|Posted by Gary Slusser on January 10, 2003 at 11:16:18:|
|In response to Re: Well-Xtrol Expansion tank|
: Is there any sizing for expansion tanks? I believe they are called expansion tanks. They reside in the water delivery system and help maintain water steady water presure and keeps the pump from extra cycling off/on. Is there a limit to the size or number of tanks in the system?
They are called pump pressure tanks. And many folks mistakenly think bigger is always better but that�s not true. The pressure tank is supposed to be sized to allow the pump to run for a minimum length of time to provide adequate cooling of the motor. Usually that is one to two minutes (per manufacturers) but depends on the size of the pump and voltage of the pump. The amount of water delivered during that 1-2 minutes depends on the well static water level and the pump and the plumbing system to the tank among other things, like the pressure range the pump is used at. If you use too large a tank, the well will be drawn down too far and you can cause a dry well condition which means the pump sucks air, and you have no water until you allow enough time for the well to recover.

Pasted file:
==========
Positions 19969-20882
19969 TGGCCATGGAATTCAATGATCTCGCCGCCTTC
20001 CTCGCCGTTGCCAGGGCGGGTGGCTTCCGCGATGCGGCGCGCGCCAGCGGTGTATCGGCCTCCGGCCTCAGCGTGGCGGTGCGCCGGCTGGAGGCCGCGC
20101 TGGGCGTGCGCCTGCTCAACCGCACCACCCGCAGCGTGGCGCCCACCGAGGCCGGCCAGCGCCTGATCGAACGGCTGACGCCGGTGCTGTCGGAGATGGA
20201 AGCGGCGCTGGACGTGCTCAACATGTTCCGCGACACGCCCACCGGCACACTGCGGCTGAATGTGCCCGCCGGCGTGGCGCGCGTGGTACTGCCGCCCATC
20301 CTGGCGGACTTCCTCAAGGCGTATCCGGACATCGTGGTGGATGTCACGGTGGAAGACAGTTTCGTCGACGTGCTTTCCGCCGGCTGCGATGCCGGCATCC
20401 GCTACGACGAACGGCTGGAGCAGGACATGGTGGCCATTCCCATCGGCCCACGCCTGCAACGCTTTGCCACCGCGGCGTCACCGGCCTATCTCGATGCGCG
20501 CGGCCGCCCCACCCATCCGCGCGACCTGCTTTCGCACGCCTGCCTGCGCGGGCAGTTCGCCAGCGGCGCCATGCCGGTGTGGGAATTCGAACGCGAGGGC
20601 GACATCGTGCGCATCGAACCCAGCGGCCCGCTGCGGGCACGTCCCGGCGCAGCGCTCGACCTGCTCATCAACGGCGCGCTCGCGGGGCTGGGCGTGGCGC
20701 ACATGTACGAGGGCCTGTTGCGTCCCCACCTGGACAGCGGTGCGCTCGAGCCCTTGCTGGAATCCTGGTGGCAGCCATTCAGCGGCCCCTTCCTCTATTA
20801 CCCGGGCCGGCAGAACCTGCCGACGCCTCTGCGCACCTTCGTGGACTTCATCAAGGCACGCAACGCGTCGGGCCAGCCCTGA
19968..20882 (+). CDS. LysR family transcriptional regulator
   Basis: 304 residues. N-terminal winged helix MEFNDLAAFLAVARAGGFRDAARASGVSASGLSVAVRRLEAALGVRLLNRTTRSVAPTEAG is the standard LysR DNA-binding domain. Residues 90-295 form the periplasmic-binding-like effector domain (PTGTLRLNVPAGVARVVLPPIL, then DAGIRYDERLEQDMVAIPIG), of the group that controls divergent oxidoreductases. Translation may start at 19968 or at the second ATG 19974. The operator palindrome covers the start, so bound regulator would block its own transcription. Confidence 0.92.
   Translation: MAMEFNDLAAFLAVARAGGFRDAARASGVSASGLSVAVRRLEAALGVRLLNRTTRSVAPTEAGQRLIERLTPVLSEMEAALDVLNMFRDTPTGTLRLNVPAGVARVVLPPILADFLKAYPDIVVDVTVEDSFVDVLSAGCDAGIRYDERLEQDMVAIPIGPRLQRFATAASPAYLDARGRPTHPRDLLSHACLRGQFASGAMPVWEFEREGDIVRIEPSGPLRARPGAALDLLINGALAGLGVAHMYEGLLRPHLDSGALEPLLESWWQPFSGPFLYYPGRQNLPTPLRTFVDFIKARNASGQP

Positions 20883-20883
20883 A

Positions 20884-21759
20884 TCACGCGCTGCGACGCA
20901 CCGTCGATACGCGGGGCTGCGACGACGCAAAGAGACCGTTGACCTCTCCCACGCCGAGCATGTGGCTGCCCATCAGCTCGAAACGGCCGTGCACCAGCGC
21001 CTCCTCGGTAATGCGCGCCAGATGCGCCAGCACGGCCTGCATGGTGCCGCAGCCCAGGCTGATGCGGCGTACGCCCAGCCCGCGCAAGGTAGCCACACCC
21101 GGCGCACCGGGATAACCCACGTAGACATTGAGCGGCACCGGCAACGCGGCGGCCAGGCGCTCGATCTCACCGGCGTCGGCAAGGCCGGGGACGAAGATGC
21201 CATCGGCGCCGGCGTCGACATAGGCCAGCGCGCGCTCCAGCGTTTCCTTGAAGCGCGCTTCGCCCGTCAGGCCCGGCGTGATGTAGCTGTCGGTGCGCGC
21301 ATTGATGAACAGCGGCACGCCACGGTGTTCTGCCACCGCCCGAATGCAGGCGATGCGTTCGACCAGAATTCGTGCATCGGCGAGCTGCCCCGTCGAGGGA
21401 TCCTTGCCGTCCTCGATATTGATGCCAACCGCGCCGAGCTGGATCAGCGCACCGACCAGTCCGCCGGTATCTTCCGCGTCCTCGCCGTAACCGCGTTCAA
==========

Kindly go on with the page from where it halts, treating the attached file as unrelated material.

So, without knowing the specifics about your well and pump and its delivery rate at the pressure tank, no one can tell you how large a tank becomes too large for your water system but there is a limit. And with larger tanks you have more stagnant water that then warms to room temperature.
The type of well you have is another limiting factor as to how much water you can draw out of it at one time without causing a dry well condition and/or water quality problems such as dirty water or higher concentrated levels of the causes of water quality problems such as iron. Where the pump is placed in the well is another.
So my advice is to check your gpm delivered at the tank and size your pressure tank to allow the pump to run 1-2 minutes. And that should be done with the proper air pressure in the tank for your pressure switch settings (range used; 29-28 air psi for 30/50 etc.) when there is no water in the tank.
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